Ross Hutchins is completing an extraordinary circle as he prepares for his tennis comeback at the place where a year ago the word cancer unexpectedly came into his life.
Hutchins and partner Colin Fleming had finished their 2012 season among the top ten doubles teams in the world and were at La Manga Club in southern Spain preparing for what they had hoped would be an even better campaign in 2013.
However, Hutchins was struggling with back pain that had been affecting him for 18 months and for which he had not found a cause.
It was a physio at La Manga who first suggested it could be a symptom of something more serious, and when Hutchins headed home for tests, it was discovered he had Hodgkins lymphoma.
The cancer had already spread throughout his body but in July, after six months of intensive chemotherapy, he was told he was in remission.
Now Hutchins is back at La Manga alongside Fleming, preparing to make his comeback at the ATP Tour event in Brisbane in two weeks.
Hutchins first came to La Manga with his family as a ten-year-old and he had no hesitation about returning this year despite the association with his illness.
He said: “I’ve come here for 18 years and it’s an absolute gem for me. I absolutely love it.
“I actually look at it favourably because it’s the place that almost made me realise that I had the cancer. I will never think of this place with any negative thoughts. It’s the place that fixed me.”
Fresh from a training camp with best friend Andy Murray and top British prospect Kyle Edmund in Miami, Florida, Hutchins is tanned and back to full health.
He goes for scans every three months to check his cancer is in remission but believes physically he is almost back to where he was before chemotherapy.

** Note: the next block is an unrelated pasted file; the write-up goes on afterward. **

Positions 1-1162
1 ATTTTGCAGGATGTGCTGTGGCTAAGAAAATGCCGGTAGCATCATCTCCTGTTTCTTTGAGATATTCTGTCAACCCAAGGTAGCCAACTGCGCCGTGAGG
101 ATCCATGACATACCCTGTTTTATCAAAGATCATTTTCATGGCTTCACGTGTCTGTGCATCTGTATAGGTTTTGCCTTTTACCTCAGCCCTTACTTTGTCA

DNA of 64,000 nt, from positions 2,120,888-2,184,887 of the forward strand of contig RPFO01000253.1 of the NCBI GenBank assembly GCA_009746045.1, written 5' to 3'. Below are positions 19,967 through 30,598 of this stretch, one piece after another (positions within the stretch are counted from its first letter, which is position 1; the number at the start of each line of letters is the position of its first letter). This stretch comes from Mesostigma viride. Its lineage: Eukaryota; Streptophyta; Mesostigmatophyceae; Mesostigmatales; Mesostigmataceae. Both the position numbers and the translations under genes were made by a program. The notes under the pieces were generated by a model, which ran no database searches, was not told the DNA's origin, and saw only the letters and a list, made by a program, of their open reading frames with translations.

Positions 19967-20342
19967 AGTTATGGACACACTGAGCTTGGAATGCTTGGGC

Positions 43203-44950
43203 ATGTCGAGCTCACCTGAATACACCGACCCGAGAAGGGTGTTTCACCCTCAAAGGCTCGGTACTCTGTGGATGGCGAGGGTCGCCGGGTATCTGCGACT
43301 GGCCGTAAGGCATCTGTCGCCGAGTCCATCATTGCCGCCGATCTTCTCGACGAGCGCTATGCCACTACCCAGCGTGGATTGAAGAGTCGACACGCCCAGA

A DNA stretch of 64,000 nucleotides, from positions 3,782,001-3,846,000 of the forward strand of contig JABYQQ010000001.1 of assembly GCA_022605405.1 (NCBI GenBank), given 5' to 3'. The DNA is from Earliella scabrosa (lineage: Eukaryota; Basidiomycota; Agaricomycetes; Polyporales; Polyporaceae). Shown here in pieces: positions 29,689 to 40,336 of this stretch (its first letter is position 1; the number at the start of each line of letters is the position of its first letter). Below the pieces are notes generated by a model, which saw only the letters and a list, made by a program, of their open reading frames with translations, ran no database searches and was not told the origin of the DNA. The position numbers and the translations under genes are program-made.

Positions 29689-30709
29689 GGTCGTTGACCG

Tennis-wise, Hutchins puts himself at 60 per cent but hopes that will be close to 90 per cent by the time the season starts, and higher still for the Australian Open in four weeks’ time.
The 28-year-old will not allow his ordeal to affect the ambition he has for himself and Fleming, central to which is qualifying for the end-of-season Barclays ATP World Tour Finals in London in November.
“It’s nice to have a second chance,” said Hutchins. “I never thought I’d need a second chance. I knew I’d get injuries but to have to stop and go through a different sort of recuperation and what I’ve had to do the last year, it’s been an experience for me.
“Looking back now a year later I’m pleased and very proud of myself and of the team around me that we’ve been able to get to a stage where I feel I’m able to prepare flat-out and be going to Australia fully fit and raring to go.
“I do feel I’ve got that chance now to try to achieve more than what we did before. We want to make the Barclays ATP World Tour Finals and we feel like we’re a good team.
“Just because we’ve had a year off, it doesn’t mean we can’t pick up where we left off across the whole of 2014. We expect to do well, we don’t want to take baby steps.”
Fleming spent 2013 playing mostly with 2012 Wimbledon doubles champion Jonny Marray and is ranked 27th in the world.
Hutchins is now unranked following his absence but can use a protected top-30 ranking to enter 12 events during the season, starting with Brisbane.
Fleming also has high hopes for the coming season but insists he is committed to the partnership however long it takes for the pair to regain their position.
The Scot said: “It’s amazing that he’s back and on the court. I couldn’t be happier for him. He’s playing great, it’s almost like he hasn’t been away.
“As soon as Ross was diagnosed, I think it was that day that he called me and I said then, ‘When you get back to the court, we’ll play again’. It wasn’t even a decision for me to make.
“It might be a difficult year for us but that’s life and I’ve got full belief that the people we are, the players that we are, even if it takes a year or two years, we will get back to where we were before, and that’s definitely worth fighting for.”